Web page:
Some guidelines to help this space be a positive experience for everyone:
As always with the Avocado, don’t feel compelled to share beyond your comfort level.
Anyone who identifies as female, or who was socialized female/AFAB/otherwise has firsthand experience with the issues being discussed, is welcome to post. If you identify as cis-male, we ask that you please set your participation to “lurk” mode, unless otherwise explicitly invited to participate further (i.e. if we did an AMA kind of thread). I’m sure there’s plenty to be gleaned just by reading! (New Guideline, please take note) This includes upvotes, we ask cis-men to keep their upvotes to commenters who voluntarily add “+up” to their comments and only those comments.
Please do your best to be mindful of others’ experiences when commenting or posing questions for the group. The female identity is Legion and contains multitudes, and not everyone who has experience with being treated as female by society identifies as female. Furthermore, racial and ethnic identities, sexual orientation, and many other factors can color how one experiences their gender identity on a day-to-day basis.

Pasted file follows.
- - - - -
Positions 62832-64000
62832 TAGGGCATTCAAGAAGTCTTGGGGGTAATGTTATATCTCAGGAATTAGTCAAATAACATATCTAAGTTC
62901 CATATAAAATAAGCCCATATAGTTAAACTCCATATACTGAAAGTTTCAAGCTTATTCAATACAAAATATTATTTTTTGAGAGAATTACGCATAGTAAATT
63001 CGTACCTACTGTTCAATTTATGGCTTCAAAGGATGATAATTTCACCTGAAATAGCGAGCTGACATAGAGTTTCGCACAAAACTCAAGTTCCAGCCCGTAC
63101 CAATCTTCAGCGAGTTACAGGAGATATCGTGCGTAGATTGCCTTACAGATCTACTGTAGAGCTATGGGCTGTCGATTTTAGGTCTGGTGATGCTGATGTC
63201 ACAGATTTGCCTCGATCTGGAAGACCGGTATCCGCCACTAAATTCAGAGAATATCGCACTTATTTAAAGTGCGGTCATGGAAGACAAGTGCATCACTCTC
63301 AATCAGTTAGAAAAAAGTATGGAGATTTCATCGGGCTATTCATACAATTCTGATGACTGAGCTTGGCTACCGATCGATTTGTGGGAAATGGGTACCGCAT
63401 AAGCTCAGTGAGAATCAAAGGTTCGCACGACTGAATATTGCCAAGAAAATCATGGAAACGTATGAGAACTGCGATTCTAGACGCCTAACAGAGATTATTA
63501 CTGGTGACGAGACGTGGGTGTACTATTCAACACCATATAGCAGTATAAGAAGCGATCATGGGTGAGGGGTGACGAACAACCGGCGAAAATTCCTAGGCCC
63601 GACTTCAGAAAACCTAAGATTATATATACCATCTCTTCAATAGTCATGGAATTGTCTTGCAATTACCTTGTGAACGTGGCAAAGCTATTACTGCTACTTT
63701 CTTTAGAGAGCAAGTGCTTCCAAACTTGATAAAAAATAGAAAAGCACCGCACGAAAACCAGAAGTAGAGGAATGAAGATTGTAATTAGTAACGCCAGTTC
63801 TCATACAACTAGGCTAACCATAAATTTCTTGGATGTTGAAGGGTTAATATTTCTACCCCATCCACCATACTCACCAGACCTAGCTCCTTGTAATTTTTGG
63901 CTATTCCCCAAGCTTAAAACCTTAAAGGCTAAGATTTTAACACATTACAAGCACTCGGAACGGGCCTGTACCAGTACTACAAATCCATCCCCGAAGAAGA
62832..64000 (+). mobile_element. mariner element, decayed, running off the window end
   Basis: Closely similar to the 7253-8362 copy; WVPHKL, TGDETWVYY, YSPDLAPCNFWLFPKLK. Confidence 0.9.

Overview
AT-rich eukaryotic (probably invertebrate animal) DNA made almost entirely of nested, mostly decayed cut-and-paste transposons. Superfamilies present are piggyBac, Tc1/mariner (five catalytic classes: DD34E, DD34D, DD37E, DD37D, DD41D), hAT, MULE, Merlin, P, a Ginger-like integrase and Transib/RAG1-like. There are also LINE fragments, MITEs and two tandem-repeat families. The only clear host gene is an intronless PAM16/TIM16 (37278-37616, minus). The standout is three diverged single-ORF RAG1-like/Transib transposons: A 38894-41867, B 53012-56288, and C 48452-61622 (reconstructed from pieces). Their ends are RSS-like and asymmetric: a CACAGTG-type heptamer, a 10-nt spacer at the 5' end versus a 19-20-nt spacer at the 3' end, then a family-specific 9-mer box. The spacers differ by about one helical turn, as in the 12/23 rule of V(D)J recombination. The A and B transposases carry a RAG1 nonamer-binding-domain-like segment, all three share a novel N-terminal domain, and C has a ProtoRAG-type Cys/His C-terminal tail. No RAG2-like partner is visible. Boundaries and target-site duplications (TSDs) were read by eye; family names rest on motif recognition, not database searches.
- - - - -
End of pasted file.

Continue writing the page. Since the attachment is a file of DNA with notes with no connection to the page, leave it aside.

Today’s suggested topic: Weaponized incompetence
An article has been floating around of late (Here without paywall: https://news.yahoo.com/experts-men-weaponize-incompetence-avoid-152642099.html) about a strategy many here are probably familiar with predominantly used by cis men in heterosexual relationships of weaponized incompetence. Also called strategic or performative incompetence it refers to the strategy of doing something so poorly that other people (women) are forced to do it instead. This can be something like deliberately ruining laundry because you don’t want to do it so that the person expecting you to do it doesn’t ask you again.
Have you faced this phenomenon and how do you deal with it? Let’s talk about the insidious ways patriarchy makes social roles for women all the work men don’t want to do.
This week’s suggested topic: New standards of presentation
The world is still staying at home (or trying to, at least) and I want to talk about what standards of presentation we are and aren’t keeping up. What has changed, what hasn’t? What standards are you hoping don’t come back when things open up again?